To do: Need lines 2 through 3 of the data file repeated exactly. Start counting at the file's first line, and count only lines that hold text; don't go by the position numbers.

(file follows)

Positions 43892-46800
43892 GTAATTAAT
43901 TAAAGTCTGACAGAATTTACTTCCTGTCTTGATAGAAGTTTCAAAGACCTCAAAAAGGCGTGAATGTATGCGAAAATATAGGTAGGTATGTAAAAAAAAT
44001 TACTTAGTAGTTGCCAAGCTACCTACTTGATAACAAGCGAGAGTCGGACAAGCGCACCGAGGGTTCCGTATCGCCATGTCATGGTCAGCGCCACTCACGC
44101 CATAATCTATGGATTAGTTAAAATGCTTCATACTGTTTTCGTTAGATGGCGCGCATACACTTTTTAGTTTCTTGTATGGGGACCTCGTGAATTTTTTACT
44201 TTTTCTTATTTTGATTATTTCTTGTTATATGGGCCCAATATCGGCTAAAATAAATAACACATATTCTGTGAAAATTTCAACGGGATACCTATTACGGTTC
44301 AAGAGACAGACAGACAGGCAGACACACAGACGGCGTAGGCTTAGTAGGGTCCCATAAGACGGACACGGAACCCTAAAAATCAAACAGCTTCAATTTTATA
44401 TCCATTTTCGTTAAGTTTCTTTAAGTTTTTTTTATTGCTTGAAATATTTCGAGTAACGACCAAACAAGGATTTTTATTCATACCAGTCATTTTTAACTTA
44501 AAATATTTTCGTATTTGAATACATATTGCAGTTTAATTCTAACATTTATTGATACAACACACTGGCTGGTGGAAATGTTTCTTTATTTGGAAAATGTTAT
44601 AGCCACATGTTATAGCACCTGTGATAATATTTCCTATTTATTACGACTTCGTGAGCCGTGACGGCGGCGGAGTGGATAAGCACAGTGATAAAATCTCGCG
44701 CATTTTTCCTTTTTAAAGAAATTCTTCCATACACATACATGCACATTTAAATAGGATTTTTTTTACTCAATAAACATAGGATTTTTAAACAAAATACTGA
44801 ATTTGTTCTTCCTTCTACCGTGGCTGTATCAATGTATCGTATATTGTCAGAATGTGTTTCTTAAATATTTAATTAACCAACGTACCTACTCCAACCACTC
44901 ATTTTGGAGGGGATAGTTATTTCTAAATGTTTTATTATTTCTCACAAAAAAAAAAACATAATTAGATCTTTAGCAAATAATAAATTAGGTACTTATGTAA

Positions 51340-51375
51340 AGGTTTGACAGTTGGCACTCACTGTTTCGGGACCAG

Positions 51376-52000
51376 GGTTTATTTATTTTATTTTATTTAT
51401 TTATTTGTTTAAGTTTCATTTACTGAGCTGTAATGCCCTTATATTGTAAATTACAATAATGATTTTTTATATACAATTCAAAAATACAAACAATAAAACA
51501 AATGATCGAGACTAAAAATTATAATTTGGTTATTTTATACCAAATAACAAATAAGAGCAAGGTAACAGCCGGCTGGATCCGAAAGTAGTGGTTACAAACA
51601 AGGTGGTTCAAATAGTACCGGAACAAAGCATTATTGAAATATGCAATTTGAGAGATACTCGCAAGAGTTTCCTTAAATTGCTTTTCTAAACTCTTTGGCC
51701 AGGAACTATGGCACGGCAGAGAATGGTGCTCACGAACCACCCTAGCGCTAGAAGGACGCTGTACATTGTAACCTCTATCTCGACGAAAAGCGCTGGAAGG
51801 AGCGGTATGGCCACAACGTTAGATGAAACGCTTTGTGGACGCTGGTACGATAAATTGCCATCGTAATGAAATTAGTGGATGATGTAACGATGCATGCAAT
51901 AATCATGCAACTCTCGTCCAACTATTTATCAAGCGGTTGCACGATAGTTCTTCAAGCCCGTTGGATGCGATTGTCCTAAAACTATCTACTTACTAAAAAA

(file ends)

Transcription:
43892 GTAATTAAT
43901 TAAAGTCTGACAGAATTTACTTCCTGTCTTGATAGAAGTTTCAAAGACCTCAAAAAGGCGTGAATGTATGCGAAAATATAGGTAGGTATGTAAAAAAAAT